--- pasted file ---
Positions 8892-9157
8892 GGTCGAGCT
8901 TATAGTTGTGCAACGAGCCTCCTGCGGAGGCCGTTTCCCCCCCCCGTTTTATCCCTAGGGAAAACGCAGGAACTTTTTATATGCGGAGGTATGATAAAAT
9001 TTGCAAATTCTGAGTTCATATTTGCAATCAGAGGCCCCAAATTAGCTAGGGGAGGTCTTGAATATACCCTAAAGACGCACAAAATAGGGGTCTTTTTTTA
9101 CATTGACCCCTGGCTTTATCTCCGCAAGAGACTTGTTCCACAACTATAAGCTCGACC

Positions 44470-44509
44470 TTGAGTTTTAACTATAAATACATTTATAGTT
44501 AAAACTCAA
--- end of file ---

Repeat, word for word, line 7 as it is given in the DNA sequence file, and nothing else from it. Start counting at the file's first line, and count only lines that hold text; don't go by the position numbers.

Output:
44470 TTGAGTTTTAACTATAAATACATTTATAGTT